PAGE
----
UBC Theses and Dissertations

UBC Theses Logo

UBC Theses and Dissertations

Hyperactive childrens’ awareness of their behavior within the classroom setting : an interactionist perspective Matiaszow, Gail Suzanne


The purpose of the present study was to investigate hyperactive and control childrens' awareness of their behaviors within the school system. In addition, hyperactive children described how medication affects their behavior and whether they feel it is necessary to control their characteristic behaviors. The rationale for the present, study was based on the fact that few studies have asked the hyperactive child about his awareness of his behaviors. Current research indicates the importance of self-perception studies. Researchers have intuitively assumed hyperactive children are not able to understand the affect of others so these children act and react inappropriately in social situations. However, this had not been empirically investigated. This research has implications for how significant others may be expected to interact with hyperactive children. Q-analysis procedures and techniques were used to gather and analyze the data. Three hyperactive children and two control children were requested to describe their classroom behaviors by rank-ordering a comprehensive list of items, each describing one classroom behavior. The items, which were gathered from theory, readings, subjects, and personal observations, were arranged by each subject into a predetermined (pseudo-normal) distribution pattern. The item scores for each subject were correlated and the correlation matrix factor analyzed. Each factor represented a single person. In addition, the difference between z-scores was analyzed which allowed differences between factors to be described. A structured interview was conducted with each subject to obtain further information on the subject's awareness of his classroom behaviors. Hyperactive children described their feelings about their medication regimen. Results indicated there are two subgroups of hyperactive children: ones who are unaware of their characteristic behaviors as negatively affecting significant others and view themselves as popular within the school environment and ones who view their actions as inappropriate with an accompanying low self-esteem with regard to their schooling. The medication interview indicated that hyperactive children feel drugs have a calming effect and they feel the medication is necessary for controlling their behaviors. It was concluded that viewing hyperactive children as unique individuals who may or may not be aware of their classroom behaviors must be incorporated into treatment strategies.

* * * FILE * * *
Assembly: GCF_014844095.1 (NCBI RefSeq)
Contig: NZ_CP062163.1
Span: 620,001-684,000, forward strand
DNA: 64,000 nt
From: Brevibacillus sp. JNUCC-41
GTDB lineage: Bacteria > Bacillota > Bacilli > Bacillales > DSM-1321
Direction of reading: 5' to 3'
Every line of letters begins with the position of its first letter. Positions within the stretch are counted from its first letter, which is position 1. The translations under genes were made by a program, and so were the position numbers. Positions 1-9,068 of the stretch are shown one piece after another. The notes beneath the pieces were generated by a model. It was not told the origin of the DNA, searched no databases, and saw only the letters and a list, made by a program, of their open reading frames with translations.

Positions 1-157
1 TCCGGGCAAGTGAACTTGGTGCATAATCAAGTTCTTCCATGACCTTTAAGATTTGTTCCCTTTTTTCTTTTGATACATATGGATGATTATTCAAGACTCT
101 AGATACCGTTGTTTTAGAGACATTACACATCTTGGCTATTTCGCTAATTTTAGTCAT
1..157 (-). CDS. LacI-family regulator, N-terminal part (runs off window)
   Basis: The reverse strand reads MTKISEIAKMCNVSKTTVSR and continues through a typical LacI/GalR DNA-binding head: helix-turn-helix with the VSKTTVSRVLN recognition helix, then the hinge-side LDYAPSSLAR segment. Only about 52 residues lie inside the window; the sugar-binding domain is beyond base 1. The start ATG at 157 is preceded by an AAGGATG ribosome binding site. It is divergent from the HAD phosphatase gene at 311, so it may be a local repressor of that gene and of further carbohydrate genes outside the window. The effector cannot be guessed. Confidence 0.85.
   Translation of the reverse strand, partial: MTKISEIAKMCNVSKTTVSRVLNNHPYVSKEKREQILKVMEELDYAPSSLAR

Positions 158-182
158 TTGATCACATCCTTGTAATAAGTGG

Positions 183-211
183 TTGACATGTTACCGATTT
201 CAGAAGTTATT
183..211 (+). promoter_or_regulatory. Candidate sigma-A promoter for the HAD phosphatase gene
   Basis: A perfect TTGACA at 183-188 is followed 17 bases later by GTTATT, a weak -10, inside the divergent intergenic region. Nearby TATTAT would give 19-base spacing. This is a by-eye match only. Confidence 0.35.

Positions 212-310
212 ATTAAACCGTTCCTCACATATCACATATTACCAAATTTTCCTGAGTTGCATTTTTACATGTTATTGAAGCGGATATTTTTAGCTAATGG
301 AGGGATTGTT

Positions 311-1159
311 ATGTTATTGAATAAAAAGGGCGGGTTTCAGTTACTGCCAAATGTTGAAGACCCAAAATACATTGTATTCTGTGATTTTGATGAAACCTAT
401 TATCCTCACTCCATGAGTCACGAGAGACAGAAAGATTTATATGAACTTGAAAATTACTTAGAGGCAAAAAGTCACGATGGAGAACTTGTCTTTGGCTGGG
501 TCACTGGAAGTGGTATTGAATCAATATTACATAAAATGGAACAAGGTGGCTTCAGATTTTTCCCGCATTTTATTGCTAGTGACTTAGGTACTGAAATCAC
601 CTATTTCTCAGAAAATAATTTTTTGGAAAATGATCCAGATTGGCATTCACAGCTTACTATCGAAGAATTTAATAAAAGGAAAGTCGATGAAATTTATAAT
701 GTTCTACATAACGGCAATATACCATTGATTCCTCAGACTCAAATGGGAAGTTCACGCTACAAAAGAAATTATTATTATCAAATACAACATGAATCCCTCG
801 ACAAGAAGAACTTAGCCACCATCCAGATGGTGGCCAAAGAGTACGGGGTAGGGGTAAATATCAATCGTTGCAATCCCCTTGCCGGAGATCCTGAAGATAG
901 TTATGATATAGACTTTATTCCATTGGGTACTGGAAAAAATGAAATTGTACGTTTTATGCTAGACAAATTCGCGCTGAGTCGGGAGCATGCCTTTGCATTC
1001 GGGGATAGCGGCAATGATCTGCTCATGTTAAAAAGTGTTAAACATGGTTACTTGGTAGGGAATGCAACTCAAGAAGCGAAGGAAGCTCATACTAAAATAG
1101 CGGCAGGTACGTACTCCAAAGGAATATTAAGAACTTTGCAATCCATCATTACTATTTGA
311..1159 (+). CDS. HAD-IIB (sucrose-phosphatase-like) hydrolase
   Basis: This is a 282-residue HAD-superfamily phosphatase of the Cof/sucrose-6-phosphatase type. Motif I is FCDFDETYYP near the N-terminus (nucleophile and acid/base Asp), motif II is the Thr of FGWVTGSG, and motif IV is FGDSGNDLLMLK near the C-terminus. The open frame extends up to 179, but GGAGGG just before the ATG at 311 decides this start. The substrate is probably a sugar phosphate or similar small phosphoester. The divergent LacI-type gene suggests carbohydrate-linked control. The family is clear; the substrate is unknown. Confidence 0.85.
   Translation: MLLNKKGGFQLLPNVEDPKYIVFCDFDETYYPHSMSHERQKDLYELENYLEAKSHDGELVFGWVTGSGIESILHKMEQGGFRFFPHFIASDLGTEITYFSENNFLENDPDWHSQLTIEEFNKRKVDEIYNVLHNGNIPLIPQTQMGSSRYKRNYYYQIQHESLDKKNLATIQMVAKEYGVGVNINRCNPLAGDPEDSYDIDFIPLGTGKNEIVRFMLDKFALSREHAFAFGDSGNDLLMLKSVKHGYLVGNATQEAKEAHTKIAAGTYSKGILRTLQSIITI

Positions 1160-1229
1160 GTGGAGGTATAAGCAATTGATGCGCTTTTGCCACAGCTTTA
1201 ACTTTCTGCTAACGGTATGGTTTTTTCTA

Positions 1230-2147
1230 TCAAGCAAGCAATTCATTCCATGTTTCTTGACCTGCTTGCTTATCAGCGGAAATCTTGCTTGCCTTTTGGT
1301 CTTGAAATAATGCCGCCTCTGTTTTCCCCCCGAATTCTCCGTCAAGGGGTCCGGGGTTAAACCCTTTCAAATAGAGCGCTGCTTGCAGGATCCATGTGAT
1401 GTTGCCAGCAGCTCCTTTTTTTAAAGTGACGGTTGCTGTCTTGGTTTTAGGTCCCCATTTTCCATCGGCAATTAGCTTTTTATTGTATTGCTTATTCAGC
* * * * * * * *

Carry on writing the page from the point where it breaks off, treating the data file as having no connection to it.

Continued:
Item Media

Item Citations and Data


For non-commercial purposes only, such as research, private study and education. Additional conditions apply, see Terms of Use https://open.library.ubc.ca/terms_of_use.